I ran across this cartoon the other day which gets right to the heart of the debate:
Humans and churches have a habit of getting all fired up about the “cause de jour.” These days that includes the environment. We talk in SAINTLY TERMS about saving the environment, and being good stewards of creation, but let’s be honest: what motivates MOST change is not altruism. It’s the fear of pain, loss, even death that usually motivates people. Prius sales are going up not because they are cool eco-friendlier cars, but because gas prices are rising. (Maybe some day ugly cars will be cool, but this is America for now).
Worldwide Fact: When something gets expensive, people tend to use LESS of it, or figure out ways to conserve it. This is why Hilary and McCain’s Federal Gas Rebate stump pledge is RIDICULOUS. Making it cheaper will just mean people will use more of it. Not very environmentally sound of them.
Reality Check: Yes, gas prices are hard on working people, but is carpooling such a bad idea? Higher energy prices are here to stay. For 90% of Americans, it simply means less money to spend on expensive cell phones, ipods, and eating out. Time to stop the whining and start changing our wasteful habits.
Thomas Friedman is one of my favorite columnists, and perhaps one of the finest global thinkers of our generation. He’s a bit of a contrarian too, which suits me fine. For years he has been advocating making gasoline MORE expensive to GOAD consumers and car makers into more efficient behaviors. He continues to talk about it and it’s well worth reading pretty much everything he writes. http://www.nytimes.com/2007/11/14/opinion/14friedman.html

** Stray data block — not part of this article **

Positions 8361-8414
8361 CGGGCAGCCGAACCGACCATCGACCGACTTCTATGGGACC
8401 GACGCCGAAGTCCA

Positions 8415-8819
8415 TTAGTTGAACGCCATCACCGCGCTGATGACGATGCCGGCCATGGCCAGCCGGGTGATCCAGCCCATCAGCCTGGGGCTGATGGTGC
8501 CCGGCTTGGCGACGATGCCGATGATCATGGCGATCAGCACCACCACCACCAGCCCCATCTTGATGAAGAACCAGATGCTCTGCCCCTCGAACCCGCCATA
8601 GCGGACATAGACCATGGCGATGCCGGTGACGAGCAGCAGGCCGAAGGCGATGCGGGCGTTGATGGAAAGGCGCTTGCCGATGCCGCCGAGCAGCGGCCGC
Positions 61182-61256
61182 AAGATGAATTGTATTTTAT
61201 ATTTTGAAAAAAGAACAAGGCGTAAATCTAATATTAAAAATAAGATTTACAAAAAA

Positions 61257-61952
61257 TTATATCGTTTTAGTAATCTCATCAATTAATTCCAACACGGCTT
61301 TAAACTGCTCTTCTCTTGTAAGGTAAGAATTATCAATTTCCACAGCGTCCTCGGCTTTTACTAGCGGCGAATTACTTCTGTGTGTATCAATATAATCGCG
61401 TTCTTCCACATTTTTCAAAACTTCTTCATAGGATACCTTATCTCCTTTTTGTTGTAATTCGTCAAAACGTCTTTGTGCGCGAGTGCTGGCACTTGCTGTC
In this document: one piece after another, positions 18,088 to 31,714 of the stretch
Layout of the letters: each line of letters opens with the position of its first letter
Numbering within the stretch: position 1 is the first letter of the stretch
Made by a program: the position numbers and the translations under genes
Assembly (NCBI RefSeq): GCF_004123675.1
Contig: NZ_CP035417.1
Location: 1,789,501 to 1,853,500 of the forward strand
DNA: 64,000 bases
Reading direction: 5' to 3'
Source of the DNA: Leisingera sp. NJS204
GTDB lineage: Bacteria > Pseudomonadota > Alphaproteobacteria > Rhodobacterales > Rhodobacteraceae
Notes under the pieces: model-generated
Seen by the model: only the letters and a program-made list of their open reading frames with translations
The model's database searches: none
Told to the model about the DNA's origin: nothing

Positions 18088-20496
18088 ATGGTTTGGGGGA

The Apostle Paul would agree.
He wrote in Romans that “the wages of sin is death.” God has designed a world that assumes we need NEGATIVE consequences to curb our bad behaviors.
So how can we use Paul’s “wages of sin” principle to help the church get “greener” ?
… We do it by programming some “negative consequences” into our schedule and habits. We hit ourselves where it hurts AND where we can save money, AND where the change will be HIGHLY VISIBLE so that it might also inspire others.
What if we turned off our air-conditioning on Sunday morning? What would be “the consequences” ?
- People might dress lighter in the summer.
- Services might shorten up a bit (never a bad thing)
- Might serve lemonade during worship (that would be friendly!)
- People might think of ways to turn down/up at home.
Too crazy for you? … what is you simply instituted and “AC FREE JUNE.”
What if we CLOSED the church during the heat of the day each summer?
- The office staff might actually go out and visit people (in their air-conditioned homes)
- We might find that summer office hours are a ridiculous expense anyway, and staff can work from home for two months out of the year, half the day.
- We might plan more evening events/hours
What is we instituted a “February is Carpool for Jesus Month” as part of our Lenten Practice
“Give up driving half empty for Lent.”
- Imagine the ACTUAL FELLOWSHIP that would rise up from members actually having to contact each other, go to each other’s homes in order to get to church! And imagine the degree to which it would encourage ATTENDANCE because people were calling each other to ask for a ride to something. A new kind of “Global Warming” could be the side effect 😉
(And I’m going to put the youth group at the front door of the church with a donation box. It costs you $5 to drive up with fewer than 3 people in your car. )
My point: Like Friedman and Paul note, we need to APPLY SOME PAIN to make some gains.
And the odd thing is, “some pain” might actually be quite fun. Lemonade in the pews = TASTY.
Just scratching the surface here. Your ideas welcome….